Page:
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Psychology & Diet

10 valuable tips from a naturopath for the good of your thyroid



Presse Santé

The thyroid gland is one of the most important, but also the most misunderstood, organs in our body. It helps regulate hormone production and metabolism, making it vital for optimal health! Unfortunately, with the increase in environmental toxins and stressors that we all face on a daily basis, many people suffer from hypothyroidism or hypothyroidism.

If you are looking to support your thyroid health naturally, either as prevention or as part of a healing process, then this article is for you! We are going to cover 10 practical naturopathic tips to incorporate into your mealtime diet that can help your thyroid function better and contribute to better overall health. He went !

  1. Prioritize clean proteins.

Incorporate clean proteins, such as wild-caught fish and pasture-raised eggs, into your diet. Try to eat these foods at least several times a week. These types of proteins are packed with nutrients that help regulate thyroid hormones, while also providing essential fatty acids that support overall health.

  1. Stock up on green leafy vegetables.

Be sure to include plenty of leafy greens like kale, spinach, Swiss chard, and broccoli in your meals. These vegetables are high in iodine, which helps the thyroid to produce hormones more efficiently. They are also loaded with vitamins and minerals that contribute to better overall health.

  1. Do not miss the products rich in probiotics.

Increase your intake of probiotic-rich foods, such as yogurt, kefir, sauerkraut, kimchi, or miso, all of which contain beneficial bacteria that promote healthy digestion and efficient absorption of nutrients from food. Probiotics have been found to have positive effects on the functioning of the thyroid gland, as well as the rest of the body’s endocrine system.

  1. Eliminate processed foods from your table.

Cut down on processed foods that contain refined sugars as much as possible and replace them with healthier options, including fresh fruits and vegetables, legumes, and nuts/seeds. Refined sugars can cause insulin levels to rise, which can affect how your thyroid gland works and lead to hormonal imbalance over time.

  1. Boost your body’s natural response with omega-3s.

Incorporate omega-3-rich foods into your diet, such as wild salmon, mackerel, sardines, and anchovies, all of which are excellent sources of healthy fats that help support the body’s natural inflammatory response and reduce inflammation throughout the body (including in the thyroid). ).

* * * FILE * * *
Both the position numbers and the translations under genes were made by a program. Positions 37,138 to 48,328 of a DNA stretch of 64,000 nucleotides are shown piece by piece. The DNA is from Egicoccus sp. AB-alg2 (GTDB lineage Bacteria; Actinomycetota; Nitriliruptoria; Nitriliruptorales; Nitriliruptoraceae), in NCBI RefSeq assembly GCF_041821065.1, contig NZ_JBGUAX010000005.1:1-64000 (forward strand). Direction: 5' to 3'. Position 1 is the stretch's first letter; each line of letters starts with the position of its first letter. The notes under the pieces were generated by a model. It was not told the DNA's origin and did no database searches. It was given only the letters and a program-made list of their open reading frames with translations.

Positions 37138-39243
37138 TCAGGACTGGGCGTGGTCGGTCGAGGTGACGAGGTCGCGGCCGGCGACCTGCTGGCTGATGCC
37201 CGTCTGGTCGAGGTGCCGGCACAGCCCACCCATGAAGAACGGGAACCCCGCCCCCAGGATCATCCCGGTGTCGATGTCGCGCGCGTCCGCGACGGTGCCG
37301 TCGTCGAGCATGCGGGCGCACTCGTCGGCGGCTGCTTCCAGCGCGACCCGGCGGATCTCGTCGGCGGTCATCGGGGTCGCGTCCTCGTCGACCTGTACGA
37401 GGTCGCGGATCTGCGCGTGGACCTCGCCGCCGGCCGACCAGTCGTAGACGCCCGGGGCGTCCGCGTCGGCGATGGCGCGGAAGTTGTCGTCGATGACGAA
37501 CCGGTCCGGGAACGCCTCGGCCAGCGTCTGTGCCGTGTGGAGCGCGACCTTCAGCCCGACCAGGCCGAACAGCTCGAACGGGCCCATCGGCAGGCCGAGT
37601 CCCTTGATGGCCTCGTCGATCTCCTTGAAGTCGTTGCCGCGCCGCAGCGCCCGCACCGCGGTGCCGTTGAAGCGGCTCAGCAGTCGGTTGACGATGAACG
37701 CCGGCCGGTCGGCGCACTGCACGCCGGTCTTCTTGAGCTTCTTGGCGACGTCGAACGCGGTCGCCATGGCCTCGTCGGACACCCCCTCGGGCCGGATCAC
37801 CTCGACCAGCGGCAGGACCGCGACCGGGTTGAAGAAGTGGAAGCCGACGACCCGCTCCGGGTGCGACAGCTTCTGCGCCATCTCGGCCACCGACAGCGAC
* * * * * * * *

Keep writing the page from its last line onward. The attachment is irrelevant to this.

1. Leave room for crucifers.

Eat plenty of cruciferous vegetables such as cauliflower, Brussels sprouts, and cabbage – these vegetables aid in good detoxification to remove excess hormones from our bodies more efficiently without overtaxing the liver or kidneys; This is especially important for people with an underactive thyroid who may have a buildup of hormones in their system due to poor removal process from other organs/glands affected by this disorder!

  1. Choose organic ingredients whenever possible.

It is essential to consume organic products (whether plant or animal based) to maintain optimal health. Since toxins found in non-organic crops can interfere with our body’s natural hormonal balance when ingested long term due to their buildup in our system. They can also decrease the absorption of nutrients from food sources!

  1. Consider iodine supplementation.

Consider supplementing your diet with iodine if recommended by your naturopath. Iodine contributes to the healthy production and metabolism of the hormones thyroxine (T4) and triiodothyronine (T3), both necessary for normal function and communication between cells! It is important not to self-medicate; Always talk to a professional first for best results and for your safety!

  1. Consider adaptogenic herbs.

Be sure to incorporate adaptogenic herbs regularly throughout the day. These herbs help nourish and restore balance between our endocrine system and adrenal glands, while supporting overall well-being during times of stress or fatigue. For example, Rhodiola Rosea root extract or Ashwagandha root powder, but make sure they are only quality products!

  1. Finally, don’t forget the selenium.

It plays an important role in regulating thyroid hormone production, so be sure to include Brazil nuts or shellfish on a regular basis if you want maximum benefits. Selenium also helps protect against oxidative damage caused by free radicals, which has been linked to certain autoimmune disorders that also affect thyroid function. So treat yourself and take advantage of its many advantages!

* HealthKey strives to convey health knowledge in a language accessible to all. In NO EVENT can the information provided replace the opinion of a health professional.